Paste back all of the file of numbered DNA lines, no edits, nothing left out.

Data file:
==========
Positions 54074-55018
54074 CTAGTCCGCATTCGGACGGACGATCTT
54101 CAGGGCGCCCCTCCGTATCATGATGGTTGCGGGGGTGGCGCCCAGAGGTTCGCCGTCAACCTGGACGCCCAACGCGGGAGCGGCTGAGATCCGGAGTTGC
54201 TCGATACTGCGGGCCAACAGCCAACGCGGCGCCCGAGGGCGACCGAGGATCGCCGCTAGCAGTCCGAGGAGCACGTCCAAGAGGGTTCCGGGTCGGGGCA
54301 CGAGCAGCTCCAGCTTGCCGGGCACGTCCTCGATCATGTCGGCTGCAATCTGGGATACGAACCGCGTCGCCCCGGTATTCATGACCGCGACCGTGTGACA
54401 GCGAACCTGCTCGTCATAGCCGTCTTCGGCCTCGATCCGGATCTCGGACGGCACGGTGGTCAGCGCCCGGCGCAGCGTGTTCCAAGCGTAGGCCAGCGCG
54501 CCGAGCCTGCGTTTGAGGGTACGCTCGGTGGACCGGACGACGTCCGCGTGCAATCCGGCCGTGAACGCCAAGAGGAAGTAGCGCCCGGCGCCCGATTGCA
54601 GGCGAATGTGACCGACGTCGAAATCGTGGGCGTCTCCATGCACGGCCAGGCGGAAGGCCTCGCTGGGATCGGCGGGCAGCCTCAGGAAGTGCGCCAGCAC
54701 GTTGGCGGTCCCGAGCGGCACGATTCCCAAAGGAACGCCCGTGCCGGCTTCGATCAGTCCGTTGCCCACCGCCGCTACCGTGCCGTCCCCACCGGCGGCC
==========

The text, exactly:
Positions 54074-55018
54074 CTAGTCCGCATTCGGACGGACGATCTT
54101 CAGGGCGCCCCTCCGTATCATGATGGTTGCGGGGGTGGCGCCCAGAGGTTCGCCGTCAACCTGGACGCCCAACGCGGGAGCGGCTGAGATCCGGAGTTGC
54201 TCGATACTGCGGGCCAACAGCCAACGCGGCGCCCGAGGGCGACCGAGGATCGCCGCTAGCAGTCCGAGGAGCACGTCCAAGAGGGTTCCGGGTCGGGGCA
54301 CGAGCAGCTCCAGCTTGCCGGGCACGTCCTCGATCATGTCGGCTGCAATCTGGGATACGAACCGCGTCGCCCCGGTATTCATGACCGCGACCGTGTGACA
54401 GCGAACCTGCTCGTCATAGCCGTCTTCGGCCTCGATCCGGATCTCGGACGGCACGGTGGTCAGCGCCCGGCGCAGCGTGTTCCAAGCGTAGGCCAGCGCG
54501 CCGAGCCTGCGTTTGAGGGTACGCTCGGTGGACCGGACGACGTCCGCGTGCAATCCGGCCGTGAACGCCAAGAGGAAGTAGCGCCCGGCGCCCGATTGCA
54601 GGCGAATGTGACCGACGTCGAAATCGTGGGCGTCTCCATGCACGGCCAGGCGGAAGGCCTCGCTGGGATCGGCGGGCAGCCTCAGGAAGTGCGCCAGCAC
54701 GTTGGCGGTCCCGAGCGGCACGATTCCCAAAGGAACGCCCGTGCCGGCTTCGATCAGTCCGTTGCCCACCGCCGCTACCGTGCCGTCCCCACCGGCGGCC